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President Donald Trump speaks at the Pentagon in Washington, D.C. (DOD Photo / Dominique A. Pineiro)

Google is disputing President Trump’s insinuation that the company failed to promote the live stream for his State of the Union address in the same way it did for President Barack Obama.

Trump posted this video on Twitter this week as part of his broader assertion that Google is biased against conservatives. The video appears to show that Google promoted Obama’s State of the Union addresses throughout his presidency but stopped doing so when Trump took office.

Google said in a statement shared with GeekWire and first obtained by BuzzFeed News: “On January 30 2018, we highlighted the livestream of President Trump’s State of the Union on the google.com homepage. We have historically not promoted the first address to Congress by a new President, which is technically not a State of the Union address. As a result, we didn’t include a promotion on google.com for this address in either 2009 or 2017.”

The video shows links to Obama’s State of the Union that disappear in 2017 when Trump took office. But the missing link in 2017 would have directed to Trump’s first address to Congress, not his first State of the Union the following year. Google doesn’t typically promote first Congressional addresses and did not do so for Obama’s in 2009, the company said.

Google used an online archive tool to show that it promoted both Trump’s and Obama’s State of the Union addresses after their first full years in office. Screenshots from Reddit back up Google’s defense. An outdated Google logo also suggests that the video is inaccurate. Google changed its logo in 2015 but the 2016 slide of the video shows the prior version of the logo.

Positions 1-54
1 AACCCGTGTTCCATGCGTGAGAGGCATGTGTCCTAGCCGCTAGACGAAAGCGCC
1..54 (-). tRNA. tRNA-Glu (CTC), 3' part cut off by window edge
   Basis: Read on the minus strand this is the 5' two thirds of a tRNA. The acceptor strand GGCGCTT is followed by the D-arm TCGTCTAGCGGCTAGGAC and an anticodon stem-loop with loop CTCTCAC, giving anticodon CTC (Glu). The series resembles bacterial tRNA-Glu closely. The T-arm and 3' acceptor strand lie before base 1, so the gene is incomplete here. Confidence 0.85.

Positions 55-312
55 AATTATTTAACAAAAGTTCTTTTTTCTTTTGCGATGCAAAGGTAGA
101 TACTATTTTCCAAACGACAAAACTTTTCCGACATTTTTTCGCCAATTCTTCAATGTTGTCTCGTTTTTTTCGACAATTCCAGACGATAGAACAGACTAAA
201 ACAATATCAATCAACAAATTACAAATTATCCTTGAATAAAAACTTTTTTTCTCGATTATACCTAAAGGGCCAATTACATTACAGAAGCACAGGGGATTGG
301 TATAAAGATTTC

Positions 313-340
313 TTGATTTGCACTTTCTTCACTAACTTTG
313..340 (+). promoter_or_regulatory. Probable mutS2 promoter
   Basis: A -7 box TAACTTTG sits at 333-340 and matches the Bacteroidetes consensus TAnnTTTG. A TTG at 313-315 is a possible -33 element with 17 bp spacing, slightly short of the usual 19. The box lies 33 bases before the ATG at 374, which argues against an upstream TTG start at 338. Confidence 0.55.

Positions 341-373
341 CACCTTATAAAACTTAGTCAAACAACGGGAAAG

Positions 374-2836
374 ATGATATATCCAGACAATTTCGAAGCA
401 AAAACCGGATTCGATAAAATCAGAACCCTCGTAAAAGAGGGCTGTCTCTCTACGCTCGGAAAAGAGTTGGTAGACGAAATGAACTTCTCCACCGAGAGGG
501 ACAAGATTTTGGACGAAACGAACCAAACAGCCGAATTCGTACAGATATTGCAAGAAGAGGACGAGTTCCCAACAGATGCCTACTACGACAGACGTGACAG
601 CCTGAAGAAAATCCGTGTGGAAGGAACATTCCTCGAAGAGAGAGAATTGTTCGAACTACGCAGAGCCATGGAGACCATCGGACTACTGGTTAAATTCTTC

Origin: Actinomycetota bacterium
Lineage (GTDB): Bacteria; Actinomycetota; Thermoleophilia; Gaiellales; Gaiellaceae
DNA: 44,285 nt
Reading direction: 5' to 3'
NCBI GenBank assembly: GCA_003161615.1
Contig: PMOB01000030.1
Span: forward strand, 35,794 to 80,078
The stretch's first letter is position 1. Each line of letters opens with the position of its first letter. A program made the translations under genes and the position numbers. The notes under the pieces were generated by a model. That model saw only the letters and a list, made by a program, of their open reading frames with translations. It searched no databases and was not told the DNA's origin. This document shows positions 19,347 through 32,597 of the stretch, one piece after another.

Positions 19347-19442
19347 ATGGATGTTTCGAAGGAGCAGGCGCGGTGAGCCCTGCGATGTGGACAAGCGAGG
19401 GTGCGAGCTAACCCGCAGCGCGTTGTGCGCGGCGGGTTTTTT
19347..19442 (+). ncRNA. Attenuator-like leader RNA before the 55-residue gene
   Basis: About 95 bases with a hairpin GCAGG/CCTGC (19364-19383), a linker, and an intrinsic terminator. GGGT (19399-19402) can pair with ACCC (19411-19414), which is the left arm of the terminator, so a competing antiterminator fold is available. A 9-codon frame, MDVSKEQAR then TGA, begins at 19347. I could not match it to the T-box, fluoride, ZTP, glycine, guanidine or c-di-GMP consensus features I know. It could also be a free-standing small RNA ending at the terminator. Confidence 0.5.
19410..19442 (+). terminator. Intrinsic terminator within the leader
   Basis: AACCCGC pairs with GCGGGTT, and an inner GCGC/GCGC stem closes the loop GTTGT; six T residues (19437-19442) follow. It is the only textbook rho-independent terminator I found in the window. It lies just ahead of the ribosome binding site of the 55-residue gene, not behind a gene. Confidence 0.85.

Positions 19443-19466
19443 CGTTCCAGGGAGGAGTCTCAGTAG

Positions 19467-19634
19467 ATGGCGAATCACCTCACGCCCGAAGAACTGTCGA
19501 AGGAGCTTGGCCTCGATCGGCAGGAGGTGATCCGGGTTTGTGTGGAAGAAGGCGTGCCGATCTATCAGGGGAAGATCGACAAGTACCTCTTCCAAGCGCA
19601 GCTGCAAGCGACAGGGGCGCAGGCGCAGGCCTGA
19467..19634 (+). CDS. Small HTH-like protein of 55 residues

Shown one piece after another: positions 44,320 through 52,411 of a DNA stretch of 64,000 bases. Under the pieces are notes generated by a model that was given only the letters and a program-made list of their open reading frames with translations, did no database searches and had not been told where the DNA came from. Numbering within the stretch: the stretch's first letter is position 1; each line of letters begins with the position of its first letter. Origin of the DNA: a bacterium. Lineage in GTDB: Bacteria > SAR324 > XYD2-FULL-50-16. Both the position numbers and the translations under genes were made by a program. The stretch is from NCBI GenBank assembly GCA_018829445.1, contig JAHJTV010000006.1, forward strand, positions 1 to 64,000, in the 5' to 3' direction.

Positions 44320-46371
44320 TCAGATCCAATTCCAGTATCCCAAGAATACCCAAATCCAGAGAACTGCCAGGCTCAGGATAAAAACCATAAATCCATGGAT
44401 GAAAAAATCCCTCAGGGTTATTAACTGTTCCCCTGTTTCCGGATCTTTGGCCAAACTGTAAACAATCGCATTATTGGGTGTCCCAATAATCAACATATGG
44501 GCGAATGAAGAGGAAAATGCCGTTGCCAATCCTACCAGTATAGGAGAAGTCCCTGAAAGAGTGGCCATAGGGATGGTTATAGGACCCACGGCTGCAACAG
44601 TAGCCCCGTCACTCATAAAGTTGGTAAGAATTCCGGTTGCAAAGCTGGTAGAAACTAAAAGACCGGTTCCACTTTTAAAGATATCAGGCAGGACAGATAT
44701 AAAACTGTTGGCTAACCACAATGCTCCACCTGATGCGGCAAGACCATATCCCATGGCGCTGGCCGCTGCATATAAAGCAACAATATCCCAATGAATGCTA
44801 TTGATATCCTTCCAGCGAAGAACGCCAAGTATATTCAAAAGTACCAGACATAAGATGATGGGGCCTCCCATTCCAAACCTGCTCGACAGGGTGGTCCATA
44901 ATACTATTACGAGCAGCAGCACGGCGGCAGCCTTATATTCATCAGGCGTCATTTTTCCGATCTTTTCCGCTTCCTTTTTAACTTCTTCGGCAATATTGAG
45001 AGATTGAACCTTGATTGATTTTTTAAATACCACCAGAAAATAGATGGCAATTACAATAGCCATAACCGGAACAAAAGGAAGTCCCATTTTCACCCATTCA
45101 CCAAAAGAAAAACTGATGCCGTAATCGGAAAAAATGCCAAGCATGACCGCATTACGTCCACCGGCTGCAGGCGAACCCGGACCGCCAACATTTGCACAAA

This screenshot from Internet Archive shows a link to Trump’s State of the Union in 2018:

(Screenshot via Wayback Machine)

Social media sites have come under fire for a number of issues over the past few years. Foreign governments learned to use sites like Facebook and Twitter to foment discord during elections. False information can spread quickly on social media despite fact-checking efforts. These companies have struggled to curb abuse. And investigations revealed targeted advertising can lead to discriminatory practices. But there is little evidence that tech companies, like Google, censor conservative voices or ideas.

Nevertheless, Trump has taken to social media sites to demand social media sites stop censoring voices like his. The president has been tweeting about a “rigged” search results on Google and suggested Facebook and Twitter have a liberal bias in comments to reporters Tuesday afternoon.

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